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Clearing Checks - Risks and Scams

Risks, Scams, and Confusion About Clearing Checks


You may hear that a check you deposited has cleared, but what does that mean? The bank may tell you that the check has "cleared", but you may not be in the clear. Clearing checks is a confusing process, and scammers take advantage of that confusion. Make sure you know the risks of depositing and clearing checks.

Overview Clearing Checks

The process of clearing checks involves moving money from the check writer’s account to your account. To do this, you deposit the check, your bank asks the check writer’s bank for money, that bank takes money from the check writer’s account, and they send it over.

Once this process is complete, you know you can spend the money.

Clearing Check Confusion

The process and terminology of clearing checks is confusing, and you may think that the process above has taken place. A bank employee might even tell you that the check "cleared" - but that doesn’t mean you’re off the hook.

Banks are required to make a portion of your deposit available to you even before they collect money from the check writer’s bank. They might even make the entire deposit available if the check you deposit appears to be a cashier’s check or government check, or after a certain time limit.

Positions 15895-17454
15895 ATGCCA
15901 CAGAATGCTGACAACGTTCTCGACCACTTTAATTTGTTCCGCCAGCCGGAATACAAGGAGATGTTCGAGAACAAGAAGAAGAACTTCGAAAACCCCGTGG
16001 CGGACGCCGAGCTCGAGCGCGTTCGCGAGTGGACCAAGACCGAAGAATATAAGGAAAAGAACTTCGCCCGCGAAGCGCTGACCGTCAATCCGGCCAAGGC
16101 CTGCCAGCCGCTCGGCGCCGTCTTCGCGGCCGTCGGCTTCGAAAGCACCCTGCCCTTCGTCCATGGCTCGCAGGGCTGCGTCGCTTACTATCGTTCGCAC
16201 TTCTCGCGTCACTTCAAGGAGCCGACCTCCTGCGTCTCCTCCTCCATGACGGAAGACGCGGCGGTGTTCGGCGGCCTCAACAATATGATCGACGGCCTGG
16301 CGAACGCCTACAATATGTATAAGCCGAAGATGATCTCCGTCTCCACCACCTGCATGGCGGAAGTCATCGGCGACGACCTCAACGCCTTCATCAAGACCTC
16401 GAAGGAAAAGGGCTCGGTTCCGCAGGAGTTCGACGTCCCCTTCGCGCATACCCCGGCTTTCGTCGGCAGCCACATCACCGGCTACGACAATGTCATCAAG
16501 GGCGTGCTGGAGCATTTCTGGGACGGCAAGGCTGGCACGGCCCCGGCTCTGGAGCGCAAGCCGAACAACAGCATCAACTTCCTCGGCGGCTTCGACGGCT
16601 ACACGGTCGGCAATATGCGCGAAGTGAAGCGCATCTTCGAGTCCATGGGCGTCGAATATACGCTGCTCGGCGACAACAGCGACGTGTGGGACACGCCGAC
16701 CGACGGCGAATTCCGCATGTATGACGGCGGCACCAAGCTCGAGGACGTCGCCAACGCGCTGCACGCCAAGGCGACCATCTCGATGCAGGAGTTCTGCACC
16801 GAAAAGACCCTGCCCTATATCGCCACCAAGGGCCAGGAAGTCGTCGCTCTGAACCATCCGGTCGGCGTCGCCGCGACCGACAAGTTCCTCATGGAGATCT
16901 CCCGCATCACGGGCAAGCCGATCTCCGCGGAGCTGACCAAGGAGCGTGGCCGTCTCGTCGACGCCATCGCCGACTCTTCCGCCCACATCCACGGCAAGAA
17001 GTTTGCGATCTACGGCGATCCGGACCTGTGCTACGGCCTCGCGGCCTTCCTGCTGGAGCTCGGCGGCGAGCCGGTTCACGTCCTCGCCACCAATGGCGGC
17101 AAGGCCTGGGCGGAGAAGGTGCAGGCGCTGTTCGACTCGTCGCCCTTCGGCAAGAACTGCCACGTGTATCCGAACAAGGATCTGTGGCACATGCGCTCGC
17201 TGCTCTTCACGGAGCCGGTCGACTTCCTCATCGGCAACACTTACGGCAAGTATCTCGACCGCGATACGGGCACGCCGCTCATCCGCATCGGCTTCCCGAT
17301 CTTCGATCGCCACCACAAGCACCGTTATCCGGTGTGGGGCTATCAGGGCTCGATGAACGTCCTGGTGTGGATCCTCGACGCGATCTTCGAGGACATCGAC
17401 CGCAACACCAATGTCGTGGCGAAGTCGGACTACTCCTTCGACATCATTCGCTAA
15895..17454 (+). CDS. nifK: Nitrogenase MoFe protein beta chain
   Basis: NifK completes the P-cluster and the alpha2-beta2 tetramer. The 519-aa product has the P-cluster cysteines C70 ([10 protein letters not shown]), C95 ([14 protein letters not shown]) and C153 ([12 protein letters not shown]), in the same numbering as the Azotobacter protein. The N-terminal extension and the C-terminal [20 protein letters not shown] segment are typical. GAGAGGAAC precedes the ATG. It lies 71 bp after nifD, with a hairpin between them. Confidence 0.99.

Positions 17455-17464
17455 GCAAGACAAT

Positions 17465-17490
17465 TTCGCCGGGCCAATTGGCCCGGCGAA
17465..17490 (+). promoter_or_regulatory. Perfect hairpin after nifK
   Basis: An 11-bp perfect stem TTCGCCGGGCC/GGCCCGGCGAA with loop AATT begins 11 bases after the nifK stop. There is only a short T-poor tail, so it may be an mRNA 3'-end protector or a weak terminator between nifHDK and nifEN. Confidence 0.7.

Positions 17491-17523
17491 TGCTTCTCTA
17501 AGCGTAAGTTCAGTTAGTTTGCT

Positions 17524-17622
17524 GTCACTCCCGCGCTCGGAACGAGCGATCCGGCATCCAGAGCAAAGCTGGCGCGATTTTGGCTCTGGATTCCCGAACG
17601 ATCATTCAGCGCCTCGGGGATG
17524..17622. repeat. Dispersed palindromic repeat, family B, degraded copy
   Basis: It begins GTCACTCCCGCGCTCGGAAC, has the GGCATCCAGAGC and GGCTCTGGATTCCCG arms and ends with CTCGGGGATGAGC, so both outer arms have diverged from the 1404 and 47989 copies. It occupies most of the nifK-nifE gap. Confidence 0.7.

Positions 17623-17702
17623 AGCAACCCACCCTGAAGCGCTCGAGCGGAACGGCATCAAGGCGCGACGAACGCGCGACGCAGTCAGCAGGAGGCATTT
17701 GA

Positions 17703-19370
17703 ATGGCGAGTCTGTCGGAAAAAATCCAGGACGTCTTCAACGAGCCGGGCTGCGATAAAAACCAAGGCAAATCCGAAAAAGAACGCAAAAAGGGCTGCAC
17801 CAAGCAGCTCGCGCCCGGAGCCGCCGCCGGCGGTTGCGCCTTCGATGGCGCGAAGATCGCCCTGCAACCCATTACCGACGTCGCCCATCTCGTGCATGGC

However, you’re still at risk until the money arrives from the check writer’s bank. If you spend the money you deposited (believing that the check was good) you’ll have to pay it back if the check ends up bouncing.

It can take several weeks or more to find out if a check bounced, and you may have spent the money long ago.

Red Flags

There are a few things that indicate a higher likelihood of trouble clearing checks. If the check comes from your business partner who regularly sends checks, you don’t have to worry as much. However, be extra careful in the following situations:

  • You receive the check from somebody you don’t know
  • The check is written for more than the amount you asked for
  • The sender wants you to wire excess money back (or to a business associate)
  • The check is from a foreign bank or suspicious sounding entity
  • The check came from somebody who is not local
Of course, at some point you just have to decide whether or not you trust somebody. The items above are just some of the most common elements of check scams. When in doubt, call the bank that the check is drawn on to see if you can get any information about how likely the check is to clear (see How to Verify Funds). Don’t call the number on the check since it may go to a scammer. Look up the bank’s number on the bank's own website and call that number instead.
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